Road traffic injuries in developing countries

This article discusses the impact of traffic crashes in developing countries, where poor infrastructure, weak regulation, and risky behavior contribute to high levels of serious injury and death. One expert notes, “Other fields, like infectious diseases, have done a great job of using fear as a tool to attract funding for initiatives, but people aren’t scared of traffic injuries—they just see them as accidents that happen.” While official data to analyze the problem are often lacking, a promising approach is crowdsourcing of “high road utilizers” such as taxi drivers.

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Canada slips in police per capita

This article reports that Canada had 1.88 police per thousand residents in 2017, fewer than other G7 countries and a 13-year low. Despite the off-setting employment of lower-cost civilians, the overall expense of policing has continued to rise, reaching $14.7 billion. Also noted is that 8% of Canadian police identify as visible minorities, well under the population figure of 22%.

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Ireland appoints new Garda commissioner from PSNI

This article reports that Ireland has appointed a new commissioner of their national police following a competitive selection process. The appointee comes from Northern Ireland, a surprise to some but well reasoned according to one commentator: “The PSNI I’ve dealt with during almost two decades has consistently been more impressive than the gardaí. Part of that was due to the lesson emphasised time and time during The Troubles – to achieve cross-community it had no choice but to radically change.”

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Obstacles to women police in Egypt

This article reviews the status of women police in Egypt. Women were eligible to attend the Egyptian Police College from 1984 to 1990 but since then they have only been admitted into specialized fields such as medicine and public relations. Women have been used recently to augment security during elections and holidays, mainly to deter harassment crimes, but are not engaged in regular police work. One former general commented “The predominance of male officers in power centers at the Ministry of Interior and the deliberate marginalization of women contribute to the rampant corruption in the ministry, so I do not expect women’s roles to expand.”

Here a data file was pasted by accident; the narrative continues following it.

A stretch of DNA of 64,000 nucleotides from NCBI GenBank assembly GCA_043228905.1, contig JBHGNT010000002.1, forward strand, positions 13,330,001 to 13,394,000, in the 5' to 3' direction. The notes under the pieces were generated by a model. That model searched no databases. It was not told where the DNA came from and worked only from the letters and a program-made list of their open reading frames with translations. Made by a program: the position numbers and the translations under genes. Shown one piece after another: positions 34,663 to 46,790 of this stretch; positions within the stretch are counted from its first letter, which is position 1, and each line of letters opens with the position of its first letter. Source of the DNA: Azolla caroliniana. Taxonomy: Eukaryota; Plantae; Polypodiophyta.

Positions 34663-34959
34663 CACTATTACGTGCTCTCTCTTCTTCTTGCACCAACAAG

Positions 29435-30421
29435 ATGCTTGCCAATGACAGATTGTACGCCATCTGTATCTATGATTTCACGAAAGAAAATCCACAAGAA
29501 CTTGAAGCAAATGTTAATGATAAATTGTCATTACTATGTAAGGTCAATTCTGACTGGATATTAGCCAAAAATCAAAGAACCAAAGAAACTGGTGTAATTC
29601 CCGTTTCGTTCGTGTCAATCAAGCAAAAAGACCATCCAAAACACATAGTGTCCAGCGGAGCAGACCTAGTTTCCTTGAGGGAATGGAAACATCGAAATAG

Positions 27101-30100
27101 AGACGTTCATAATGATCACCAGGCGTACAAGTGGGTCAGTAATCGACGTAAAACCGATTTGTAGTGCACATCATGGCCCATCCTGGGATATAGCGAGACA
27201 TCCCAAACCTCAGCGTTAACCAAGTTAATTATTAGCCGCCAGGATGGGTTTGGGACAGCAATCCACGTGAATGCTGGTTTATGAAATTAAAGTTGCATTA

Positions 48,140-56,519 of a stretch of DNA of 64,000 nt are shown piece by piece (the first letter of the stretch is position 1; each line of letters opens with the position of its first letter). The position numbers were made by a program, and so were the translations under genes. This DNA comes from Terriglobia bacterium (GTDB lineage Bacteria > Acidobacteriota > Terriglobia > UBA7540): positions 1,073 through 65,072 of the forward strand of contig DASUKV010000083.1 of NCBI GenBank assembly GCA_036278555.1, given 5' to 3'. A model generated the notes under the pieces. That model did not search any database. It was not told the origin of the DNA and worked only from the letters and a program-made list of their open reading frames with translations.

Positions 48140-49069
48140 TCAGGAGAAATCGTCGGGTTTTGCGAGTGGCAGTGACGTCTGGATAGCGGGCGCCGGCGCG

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Researchers in the ranks

This article reports the recent conference of the American Society of Evidence-Based Policing, which mainly featured current police officers presenting results from their own research. The organization, just a few years old, mirrors similar ones in the UK, Canada, Australia/New Zealand plus initial efforts in India and Mexico. The emphasis is on learning and applying what works, rather than simply relying on “what we’ve always done” or copying the latest popular idea from some other agency.

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Smarter policing in South Africa

This column offers support for recent targeting by police in South Africa on organised and repeat violent crimes such as heists, hijackings, and house robberies. But it observes that the current approach overlooks 90% of the country’s violent crime, and recommends an expanded strategy with three components: “(1) focus on murder hot spots, (2) tackle domestic violence effectively and (3) implement targeted and evidence-based interventions.”

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Serbian police criticized over interrogation methods

According to the Council of Europe’s anti-torture committee, police ill-treatment of suspects and prisoners in Serbia is “an accepted practice, and not the work of a few rogue officers,” as reported here. The committee urges that police investigations shift away from reliance on confessions and that a more independent process be established to handle complaints and review practices.

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